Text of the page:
NHS waiting times will rise after Brexit, claims report
Brexit will pose serious challenges to the health service in Northern Ireland, a new report has found.
Academic think tank The UK In A Changing Europe has said waiting times will rise and there will be increased pressure on an already overstretched workforce here.
There will also be a reduction in rights when travelling, and delays in the approval of lifesaving or life-prolonging medicines, according to its report, Brexit And The NHS.
The document adds weight to concerns already raised by the Royal College of Nursing (RCN) in Northern Ireland, which has warned that nursing numbers may decrease further as a result of Brexit.
Meanwhile, it has emerged that health officials have no idea how many EU nationals currently work in the health service here.
However, according to the Nursing and Midwifery Council, the number of nurses coming to the UK from other EU countries fell by 89% last year, while the number of EU nurses leaving the UK grew by 67%.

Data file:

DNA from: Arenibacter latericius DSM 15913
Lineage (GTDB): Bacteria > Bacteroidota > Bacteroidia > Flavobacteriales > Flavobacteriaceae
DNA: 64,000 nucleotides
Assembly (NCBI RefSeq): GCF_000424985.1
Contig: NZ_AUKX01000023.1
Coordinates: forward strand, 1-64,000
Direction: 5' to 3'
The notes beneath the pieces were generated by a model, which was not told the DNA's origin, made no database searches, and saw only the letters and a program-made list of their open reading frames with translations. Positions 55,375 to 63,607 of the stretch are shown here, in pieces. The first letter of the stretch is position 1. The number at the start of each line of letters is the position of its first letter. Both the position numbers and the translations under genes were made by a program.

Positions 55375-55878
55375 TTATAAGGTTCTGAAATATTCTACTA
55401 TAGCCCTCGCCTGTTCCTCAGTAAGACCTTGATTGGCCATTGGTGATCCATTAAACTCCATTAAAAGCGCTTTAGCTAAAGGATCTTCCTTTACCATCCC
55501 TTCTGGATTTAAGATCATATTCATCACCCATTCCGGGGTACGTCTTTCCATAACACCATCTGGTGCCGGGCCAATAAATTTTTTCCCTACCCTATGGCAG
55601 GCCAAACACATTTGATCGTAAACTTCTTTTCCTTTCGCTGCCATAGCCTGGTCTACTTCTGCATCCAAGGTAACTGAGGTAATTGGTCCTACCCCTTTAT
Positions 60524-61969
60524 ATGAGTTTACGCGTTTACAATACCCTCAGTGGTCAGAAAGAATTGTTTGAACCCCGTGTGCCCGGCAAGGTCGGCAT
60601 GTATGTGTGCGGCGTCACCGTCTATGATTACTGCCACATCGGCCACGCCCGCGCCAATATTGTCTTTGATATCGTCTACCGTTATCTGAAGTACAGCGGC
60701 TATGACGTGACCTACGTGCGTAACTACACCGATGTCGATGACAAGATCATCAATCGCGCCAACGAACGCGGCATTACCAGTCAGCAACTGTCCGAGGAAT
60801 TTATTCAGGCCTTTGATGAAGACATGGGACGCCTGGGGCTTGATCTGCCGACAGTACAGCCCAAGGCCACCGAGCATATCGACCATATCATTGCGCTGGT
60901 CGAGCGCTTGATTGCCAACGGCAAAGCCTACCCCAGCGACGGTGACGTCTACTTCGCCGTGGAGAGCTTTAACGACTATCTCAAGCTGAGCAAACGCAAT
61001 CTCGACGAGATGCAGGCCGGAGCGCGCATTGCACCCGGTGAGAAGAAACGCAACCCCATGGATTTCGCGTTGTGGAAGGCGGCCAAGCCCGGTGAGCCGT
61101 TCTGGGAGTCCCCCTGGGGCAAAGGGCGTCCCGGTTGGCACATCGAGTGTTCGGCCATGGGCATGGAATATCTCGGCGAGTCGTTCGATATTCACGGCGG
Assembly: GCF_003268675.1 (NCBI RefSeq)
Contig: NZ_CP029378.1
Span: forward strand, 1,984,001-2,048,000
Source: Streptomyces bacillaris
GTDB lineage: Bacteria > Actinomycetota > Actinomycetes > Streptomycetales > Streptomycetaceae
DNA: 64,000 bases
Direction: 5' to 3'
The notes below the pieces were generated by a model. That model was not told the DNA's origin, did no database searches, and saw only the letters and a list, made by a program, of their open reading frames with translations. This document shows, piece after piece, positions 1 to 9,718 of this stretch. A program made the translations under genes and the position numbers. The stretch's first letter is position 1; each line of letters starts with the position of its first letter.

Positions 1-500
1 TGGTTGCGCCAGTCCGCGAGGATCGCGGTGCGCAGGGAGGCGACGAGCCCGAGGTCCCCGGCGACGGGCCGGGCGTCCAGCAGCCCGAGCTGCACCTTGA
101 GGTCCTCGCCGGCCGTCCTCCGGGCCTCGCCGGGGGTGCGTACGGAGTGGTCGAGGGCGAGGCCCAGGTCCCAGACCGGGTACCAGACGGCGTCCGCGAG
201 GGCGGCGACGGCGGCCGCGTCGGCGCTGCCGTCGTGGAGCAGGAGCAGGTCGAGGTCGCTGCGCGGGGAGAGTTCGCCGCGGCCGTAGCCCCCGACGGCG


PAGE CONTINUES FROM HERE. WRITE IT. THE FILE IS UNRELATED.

Janice Smyth, head of the RCN in Northern Ireland, said she was stunned to learn that the Department of Health was unable to provide such figures.
"I would have thought information like that would be crucial in working to mitigate any negative effect of Brexit on the health service in Northern Ireland," she said.
"The nursing workforce in Northern Ireland is in a very precarious position. We already have a shortage of 1,500 nurses in the service, and that doesn't include shortages in our private nursing homes.
"We cannot have any more nurses leaving the profession than already have, it would have a serious impact on our ability to deliver a safe and sustainable service."
Ms Smyth was reacting to the findings of Brexit And The NHS, which argues that while the health service already faces funding pressures, these might increase as a result of the UK leaving the European Union.
A spokeswoman from the Department of Health said it had identified a number of priorities and was working closely with other organisations in preparation of leaving the EU. She added: "It would be premature to form a view on the impact of EU exit on the provision of healthcare at this time.
"The department will continue to monitor the outcome of the UK Government's EU exit negotiations and will discuss any potential impact on cross-border acute services with the Department of Health (in the Republic) through our existing joint oversight arrangements."